Let’s get this out of the way right off the bat; you don’t need this car. In fact, I’d be bold enough to even say that it’s NOT a car, per se. Well yes it is, insofar as it has four-wheels and an engine (at the back no less), but for all intents and purposes, the new Honda S660 is not a car…
Before you start wondering what brand of glue I’ve been sniffing, allow me to explain. In its purest sense, a ‘car’ is a means of personal transport, acquired to get its owner(s) from A to B, with as little fuss as possible. Truth be told, a Proton Saga or Perodua Axia would perform this daily task admirably.
But then there’s also a small realm in the car world occupied by cars that make absolutely no sense whatsoever, but remain extremely lustworthy. Enter the Honda S660. If first-impressions are anything to go by, I have to admit that the first time I walked up to the car when my number was called, I wasn’t too sure. Oh yeah the car looks really brilliant in the metal, what I wasn’t sure about is if I would fit.
Memories of getting stuck in a Bufori came rushing back – for the record they had to remove the roof of the Bufori for me to get in, and once they fit it back on, I couldn’t get out – as I opened the door. Trepidation soon gave way to relief when I discovered that the S660 is a lot bigger on the inside than what it looks like from the outside. In typical Honda ‘Man Maximum, Machine Minimum’ fashion, the diminutive S660, as unbelievable as it sounds, was able to accommodate my 6’2” frame, comfortably.
The Automotive Gods must have been having quite a chuckle when my passenger door opened to reveal my drive ‘partner’ for the test-ride; quite possibly the second biggest guy in the world of Malaysian Motoring Journalism (above)… I distinctly heard muffled laughter from the assembled Honda staff and media alike, as these two gargantuan post-Neanderthal beings got in and attempted to drive-off.
Fully expecting the little S660 to sputter and die an embarrassingly horrible death five-feet from the start line, or at the very least fall apart at the first corner from the sheer weight it was being tasked to shuffle along, I was yet again pleasantly surprised to the contrary. Thankfully we’d been assigned the 6-speed manual variant (I’m quite sure the CVT-equipped model would have imploded under the strain, leaving behind a trail of CVT belt shards) and my oh my, what a little corker it turned out to be.
Its tuned and turbocharged in-line 3-cyl, DOHC 658cc engine may be puny (I’ve cut grass with bigger engine’d lawnmowers in the States) but it packs a pretty decent punch. The revs climb very rapidly as expected, while the short-throw close-ratio gearbox snicks in an out of gears with the crispness reminiscent of the S2000. For the record it’s a common misconception that the S660 is a replacement for the S2000, but it isn’t.
Darting from corner to curve, the S660 exhibits the kind of sure-footed nimbleness and agility that’s fully expected of a roadster from Honda, and it has more than enough power to keep things interesting. It’s a very high-revving engine that’s housed below that gorgeous clam-shell rear bonnet (above), with 64Ps coming in at 6,000rpm, and 104Nm of torque at 2,600rpm. It’s extremely light, and not something I’d want to drive outstation with, however, thanks to its small engine, it’s able to return 24km/L, if driven normally. The thing is though, it’s damn near impossible to drive this thing ‘normally’.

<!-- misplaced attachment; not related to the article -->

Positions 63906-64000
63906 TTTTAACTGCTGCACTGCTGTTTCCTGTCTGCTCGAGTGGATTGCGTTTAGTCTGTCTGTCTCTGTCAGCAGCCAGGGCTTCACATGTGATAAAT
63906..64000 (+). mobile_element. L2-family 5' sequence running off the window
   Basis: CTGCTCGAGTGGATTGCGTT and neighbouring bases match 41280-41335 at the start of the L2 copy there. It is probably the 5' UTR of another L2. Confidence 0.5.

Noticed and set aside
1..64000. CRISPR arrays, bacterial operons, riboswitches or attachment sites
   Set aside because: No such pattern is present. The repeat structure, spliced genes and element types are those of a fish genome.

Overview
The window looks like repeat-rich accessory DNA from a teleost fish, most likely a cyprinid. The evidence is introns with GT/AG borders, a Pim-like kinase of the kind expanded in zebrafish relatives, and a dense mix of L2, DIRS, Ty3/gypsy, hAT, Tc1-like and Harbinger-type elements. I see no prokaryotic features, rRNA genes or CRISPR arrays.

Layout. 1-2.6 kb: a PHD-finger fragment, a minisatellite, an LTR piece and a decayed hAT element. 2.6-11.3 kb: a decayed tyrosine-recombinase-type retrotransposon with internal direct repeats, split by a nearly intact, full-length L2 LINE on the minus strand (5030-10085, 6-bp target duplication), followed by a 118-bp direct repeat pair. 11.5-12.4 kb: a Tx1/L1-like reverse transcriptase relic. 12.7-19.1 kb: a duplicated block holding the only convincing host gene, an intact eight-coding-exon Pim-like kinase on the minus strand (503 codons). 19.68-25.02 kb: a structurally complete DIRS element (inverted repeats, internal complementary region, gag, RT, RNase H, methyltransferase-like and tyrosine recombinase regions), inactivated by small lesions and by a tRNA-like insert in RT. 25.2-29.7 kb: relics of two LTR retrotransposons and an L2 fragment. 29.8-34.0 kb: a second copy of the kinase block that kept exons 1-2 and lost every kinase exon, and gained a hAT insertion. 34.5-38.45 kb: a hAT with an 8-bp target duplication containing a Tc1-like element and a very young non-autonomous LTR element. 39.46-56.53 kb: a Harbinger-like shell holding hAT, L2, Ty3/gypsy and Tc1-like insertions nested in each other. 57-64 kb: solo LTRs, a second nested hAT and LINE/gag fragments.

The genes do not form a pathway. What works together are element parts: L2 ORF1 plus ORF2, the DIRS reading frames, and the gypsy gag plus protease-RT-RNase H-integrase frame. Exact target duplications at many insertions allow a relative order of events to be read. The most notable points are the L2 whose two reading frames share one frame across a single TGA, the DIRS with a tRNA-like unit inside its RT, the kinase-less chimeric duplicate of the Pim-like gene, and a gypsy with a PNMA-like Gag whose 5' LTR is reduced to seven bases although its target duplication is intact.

Nope, this car simply begs to be driven as though its arse-end was on fire, all the time. And while I didn’t get the chance to try out the CVT-equipped variant (above), I’ll make a judgment call and venture that anyone who buys it rather than the manual should be shot. Twice.
We were only allocated two laps of the test-circuit but I can honestly say that after just a few corners of the first lap, I was totally at home with the S660. It grows on you pretty fast and before you know it, it feels like you’ve owned it for years. I can only salivate at the prospect of wringing its neck on a tight and twisty road like the one going up Berjaya Hills, top-down no less.
But back to the question at hand; two actually: One, do you need a car like the S660, and two, is it coming here in the first place? Well, as I mentioned before, the S660 sits in a realm where few cars reside. Yes, it can be used as a daily commuter (there’s even a CVT variant for that, shudder), just as how a Lotus Elise technically can as well.
However, even by the S660 designer Ryo Mukumoto’s own admission (above), it’s not a car for everyone. It’s the kind of car you buy for fun. So in essence, it’s a toy. “I designed the S660 to appeal to a broad spectrum of buyers, regardless of age. This car should appeal to someone in their 20’s, as well as people at retirement age” he said. Well, it’s safe to say that Ryo-San and Honda have done exactly that.
As to the next question on its availability in M’sia in the future, unfortunately, we can’t ‘confirm or deny’ the possibility of the S660 making it here in 2016, albeit in limited numbers. Still, I personally reckon if HMSB did bring in 20 units, in both manual and CVT guise, they’d sell out in a week. That’s not blind optimism, there’s just something about this car, you don’t need it, you’ll just really, really want it. – Chris Wee.
Honda S660 Photo Gallery…